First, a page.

reducing the rate of change ∂(∂T/∂S)/∂S with respect to the control signal of the rate of change (∂T/∂S) of the air stream temperature with respect to the control signal responsive to an increase in the control signal.
2. The method of claim 1 comprising the additional step of:
increasing the rate of change (∂V/∂S) of the air stream flow rate with respect to the control signal responsive to an increase in the control signal.
3. The method of claim 2 comprising the additional step of:
increasing the rate of change (∂V/∂S) of the air stream flow rate with respect to the control signal responsive to a decrease in the control signal below a predetermined control signal value.
4. The method of claim 1, wherein the single control element includes a potentiometer whose position determines the control signal and the step of manually operating includes manually adjusting the position of the potentiometer.
5. A method for warming a person clothed in a clinical garment with a convective warming device mounted therein using a forced air warming unit and a remote control apparatus connected to the forced air warming device, the method comprising the steps of:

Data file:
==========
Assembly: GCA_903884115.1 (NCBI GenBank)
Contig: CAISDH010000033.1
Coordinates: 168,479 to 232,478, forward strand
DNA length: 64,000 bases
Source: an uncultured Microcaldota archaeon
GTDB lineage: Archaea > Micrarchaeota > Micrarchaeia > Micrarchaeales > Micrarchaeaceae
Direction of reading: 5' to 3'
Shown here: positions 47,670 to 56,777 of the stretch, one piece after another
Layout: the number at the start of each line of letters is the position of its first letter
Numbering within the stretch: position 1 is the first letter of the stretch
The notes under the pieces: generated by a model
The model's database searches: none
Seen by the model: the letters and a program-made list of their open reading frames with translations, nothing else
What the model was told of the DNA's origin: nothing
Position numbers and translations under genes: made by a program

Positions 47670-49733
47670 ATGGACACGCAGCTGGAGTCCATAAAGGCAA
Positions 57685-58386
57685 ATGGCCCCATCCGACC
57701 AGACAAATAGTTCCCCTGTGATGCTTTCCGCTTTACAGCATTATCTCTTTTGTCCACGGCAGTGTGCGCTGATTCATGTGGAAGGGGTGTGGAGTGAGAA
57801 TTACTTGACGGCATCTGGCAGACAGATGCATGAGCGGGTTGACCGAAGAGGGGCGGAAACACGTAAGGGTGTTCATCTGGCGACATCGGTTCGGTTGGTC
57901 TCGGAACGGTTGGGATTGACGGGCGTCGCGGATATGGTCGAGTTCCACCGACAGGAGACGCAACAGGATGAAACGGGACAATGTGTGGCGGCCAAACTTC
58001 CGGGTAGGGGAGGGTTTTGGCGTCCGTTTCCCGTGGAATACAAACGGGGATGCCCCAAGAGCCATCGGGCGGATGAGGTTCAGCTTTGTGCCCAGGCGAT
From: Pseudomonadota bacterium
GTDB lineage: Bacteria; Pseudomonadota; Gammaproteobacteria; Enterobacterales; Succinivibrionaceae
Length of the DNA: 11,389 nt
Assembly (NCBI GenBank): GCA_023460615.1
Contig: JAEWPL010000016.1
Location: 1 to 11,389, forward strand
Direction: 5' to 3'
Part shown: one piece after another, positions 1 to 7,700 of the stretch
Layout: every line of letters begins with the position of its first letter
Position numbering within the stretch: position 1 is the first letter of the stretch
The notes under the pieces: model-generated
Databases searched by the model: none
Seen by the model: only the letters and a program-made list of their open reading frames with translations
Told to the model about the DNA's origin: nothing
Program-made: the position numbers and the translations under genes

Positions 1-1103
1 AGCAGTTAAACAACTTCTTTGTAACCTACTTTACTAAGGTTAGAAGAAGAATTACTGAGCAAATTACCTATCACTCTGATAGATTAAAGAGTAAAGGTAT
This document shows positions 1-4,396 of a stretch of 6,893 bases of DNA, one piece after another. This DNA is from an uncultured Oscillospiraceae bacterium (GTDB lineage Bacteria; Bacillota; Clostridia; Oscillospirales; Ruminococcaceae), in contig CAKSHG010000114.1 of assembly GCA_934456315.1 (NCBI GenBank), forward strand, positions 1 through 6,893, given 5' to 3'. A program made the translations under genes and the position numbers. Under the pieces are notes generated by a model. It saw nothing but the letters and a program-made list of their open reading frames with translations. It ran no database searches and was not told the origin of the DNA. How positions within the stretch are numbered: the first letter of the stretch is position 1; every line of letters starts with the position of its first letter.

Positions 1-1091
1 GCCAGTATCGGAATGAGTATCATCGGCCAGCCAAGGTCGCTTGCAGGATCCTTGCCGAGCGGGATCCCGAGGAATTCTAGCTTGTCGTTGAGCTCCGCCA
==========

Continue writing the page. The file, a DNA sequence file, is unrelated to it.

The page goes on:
connecting an air hose between the convective device and the forced air warming unit;
manually operating a single control element on the remote control apparatus to change a control signal S;
controlling the forced air warming unit to provide a stream of thermally conditioned air having a flow rate V corresponding to the control signal;
controlling the forced air warming unit to provide a stream of thermally conditioned air having a temperature T corresponding to the control signal;
reducing the rate of change (∂T/∂S) of the air stream temperature with respect to the control signal responsive to an increase in the control signal; and
increasing the rate of change (∂V/∂S) of the air stream flow rate with respect to the control signal responsive to an increase in the control signal; and